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Article | September 30, 1995
Lamination solves a pair of problems
Forming web used for blister packs of reagent chemicals turned yellow with age and provided insufficient moisture barrier. New material addresses both issues.
When a product is used to detect dangerous contaminants in drinking water customers need to feel confident about the product's reliability and consistent quality. Idexx Laboratories of Westbrook ME recently gained such confidence in its blister pack of Colilert® reagent powder by switching from a polyvinylidene chloride-coated laminate to high-barrier Pentapharm® ACLAR® film made by Klockner Pentaplast of America (Gordonsville VA). (ACLAR is a registered trademark of AlliedSignal Inc.) Idexx is so pleased with the film's performance that it recently extended its use in blister packs for two newly introduced bio-detection products.
Used in labs at municipal water utilities Colilert is a reagent powder used to test water. It's added to a 100-mL sample and if the water turns yellow after an incubation period this indicates the presence of coliforms and tells those performing the test that further testing is required to see if the dangerous E. Coli is present.
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Originally developed by Environetics the Colilert product line was bought by Idexx Labs in 1992. Environetics had just recently switched from small glass test tubes filled manually to break-tip blister packs produced on horizontal form/fill/seal equipment. This f/f/s approach brought significant advantages-including triple the output a 22% reduction in material costs and a 60% reduction in labor costs. But the vinyl/polyethylene/PVDC lamination used to make the blister had a serious drawback: It had a tendency to turn yellow which in turn made the product itself look yellow. This was clearly a problem when the change from white to yellow is the whole key to Colilert's performance.
"Customers were afraid that powder that appeared yellow due to the color of the plastic would not give accurate test results" says product manager Andy Meyer. "Until we switched to the new film which doesn't turn yellow we enclosed a note in every package explaining that if any of the packages had turned yellow this was only the plastic and that the powder inside was in perfect condition. We encouraged them to pour out the powder onto a piece of white paper so they could verify that the product was still good."
This introduced another step in the otherwise simple process of using Colilert. Idexx couldn't accept that because simplicity of use is one of Colilert's main advantages over competitive products.
So operations manager Melanie Meyer and a group from Quality Control searched for a new blister film that wouldn't yellow and would provide moisture protection equal to or better than the PVDC coating in the three-layer lamination. "We don't change packaging lightly here because it directly affects our product" she says. "We tried different materials different thicknesses of lamination and still the film occasionally turned yellow."
For help Idexx turned to Klockner Pentaplast who suggested trying Pentapharm ACLAR 190/02. It consists of a 10-mil layer of polyvinyl chloride adhesive laminated to a 0.9-mil layer of ACLAR fluoropolymer supplied to Klockner by AlliedSignal (Morristown NJ). Melanie's group began rigorously testing it in October 1994 and was so pleased with the results that they put it into production two months later.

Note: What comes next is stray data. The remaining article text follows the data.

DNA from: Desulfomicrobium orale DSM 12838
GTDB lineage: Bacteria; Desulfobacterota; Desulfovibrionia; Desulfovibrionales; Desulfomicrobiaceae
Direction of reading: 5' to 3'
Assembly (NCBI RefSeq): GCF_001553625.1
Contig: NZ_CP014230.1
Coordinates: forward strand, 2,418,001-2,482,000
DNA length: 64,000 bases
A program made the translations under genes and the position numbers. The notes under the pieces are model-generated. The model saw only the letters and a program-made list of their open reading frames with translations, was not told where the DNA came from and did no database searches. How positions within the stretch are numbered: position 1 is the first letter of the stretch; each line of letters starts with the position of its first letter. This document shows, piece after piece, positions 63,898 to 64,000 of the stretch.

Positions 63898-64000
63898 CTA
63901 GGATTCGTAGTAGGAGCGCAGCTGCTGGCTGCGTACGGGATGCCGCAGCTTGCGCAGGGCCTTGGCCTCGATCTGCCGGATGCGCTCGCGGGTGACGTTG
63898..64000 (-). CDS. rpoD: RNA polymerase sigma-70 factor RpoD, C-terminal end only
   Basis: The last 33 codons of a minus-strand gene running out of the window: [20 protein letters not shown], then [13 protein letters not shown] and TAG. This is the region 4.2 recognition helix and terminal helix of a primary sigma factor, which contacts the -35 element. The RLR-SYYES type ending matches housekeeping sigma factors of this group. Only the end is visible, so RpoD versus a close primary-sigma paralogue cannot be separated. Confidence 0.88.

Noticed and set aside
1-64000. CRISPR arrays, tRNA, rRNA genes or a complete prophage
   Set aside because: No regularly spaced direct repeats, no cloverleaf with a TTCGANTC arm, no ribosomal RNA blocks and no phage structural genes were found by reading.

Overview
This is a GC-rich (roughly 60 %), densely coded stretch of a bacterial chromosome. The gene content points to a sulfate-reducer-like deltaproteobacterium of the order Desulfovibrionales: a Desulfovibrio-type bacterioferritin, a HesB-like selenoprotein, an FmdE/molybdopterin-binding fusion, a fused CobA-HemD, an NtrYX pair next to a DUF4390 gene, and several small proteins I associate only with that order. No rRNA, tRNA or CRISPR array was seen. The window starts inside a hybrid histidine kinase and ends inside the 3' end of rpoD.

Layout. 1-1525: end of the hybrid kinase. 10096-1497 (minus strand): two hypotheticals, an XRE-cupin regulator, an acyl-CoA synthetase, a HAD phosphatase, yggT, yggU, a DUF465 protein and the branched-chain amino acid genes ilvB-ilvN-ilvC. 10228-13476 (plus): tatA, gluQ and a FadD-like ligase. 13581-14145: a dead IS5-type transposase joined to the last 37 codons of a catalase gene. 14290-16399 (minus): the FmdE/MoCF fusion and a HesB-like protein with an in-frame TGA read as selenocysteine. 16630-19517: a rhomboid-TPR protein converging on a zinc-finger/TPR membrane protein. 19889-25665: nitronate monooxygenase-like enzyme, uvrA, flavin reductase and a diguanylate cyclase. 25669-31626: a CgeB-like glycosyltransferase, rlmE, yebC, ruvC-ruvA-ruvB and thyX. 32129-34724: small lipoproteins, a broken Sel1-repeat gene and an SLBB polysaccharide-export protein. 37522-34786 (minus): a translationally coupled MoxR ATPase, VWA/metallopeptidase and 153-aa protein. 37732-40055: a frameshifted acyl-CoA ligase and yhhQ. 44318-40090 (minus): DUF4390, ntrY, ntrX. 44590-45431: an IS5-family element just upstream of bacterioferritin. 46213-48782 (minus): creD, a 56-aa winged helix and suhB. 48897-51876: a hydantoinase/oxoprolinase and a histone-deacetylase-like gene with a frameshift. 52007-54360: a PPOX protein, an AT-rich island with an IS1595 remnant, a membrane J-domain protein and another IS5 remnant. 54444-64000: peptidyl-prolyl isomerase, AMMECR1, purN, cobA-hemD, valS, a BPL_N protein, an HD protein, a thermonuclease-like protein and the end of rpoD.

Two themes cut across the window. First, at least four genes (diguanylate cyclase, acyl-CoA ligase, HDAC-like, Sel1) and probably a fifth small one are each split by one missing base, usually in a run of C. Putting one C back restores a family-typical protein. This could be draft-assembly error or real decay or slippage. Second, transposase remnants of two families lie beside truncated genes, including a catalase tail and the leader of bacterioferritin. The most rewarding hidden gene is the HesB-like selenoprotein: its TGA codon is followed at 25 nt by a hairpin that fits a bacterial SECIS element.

"When we looked at the test results we saw such a dramatic improvement in barrier performance compared to the other materials we'd tested the decision was obvious" she says. The test that all the other films had failed was subjecting the package for several weeks to elevated temperature and humidity conditions.
"The Klockner Pentapharm ACLAR is rock solid after even more than that time under those conditions" says Andy Meyer. And on top of superior water vapor barrier characteristics that are critical with such a hygroscopic product the material doesn't turn yellow.
"Now we have a light-weight package with the best moisture protection possible and no discoloration of the vinyl to cast any doubt on the quality of our product" says Andy. According to Klockner the moisture vapor transmission rate (MVTR) for the flat sheet used by Idexx is .014g/100 sq"/24 hr at 38°C and relative humidity of 90%.
The Klockner film is not only being used for the regular 24-hour Colilert product but also for a new 18-hour version plus a new product called Enterolert. Introduced in March '95 it detects the presence of enteroccocus bacteria.
Idexx produces blister packs of all three products on a thermoform/fill/seal machine that forms blisters four-up from rollstock. A volumetric powder filler feeds the product to a preset weight between 2 and 4 g. Speeds are in the range of 55 to 85 four-blister units/min depending on which product is running.
Lidding material a lamination of paper and 1-mil foil with heat-seal coating is supplied by Hueck Foils (Manasquan NJ). As it unwinds from its roll it's imprinted with product and company identification as well as lot number and 12-month expiration date. The foil is then heat sealed to the forming web and after a series of perforation tools and a punch station the 4-blister unit emerges. Randomly selected packages are subjected every half hour to a vacuum seal test to verify seal integrity and absence of pinholes. Finally 50 packs are loaded manually into a chipboard carton.
Melanie acknowledges that the Pentapharm ACLAR material carries an upcharge over the former material but she declines to quantify it. "It's worth it" she says simply.
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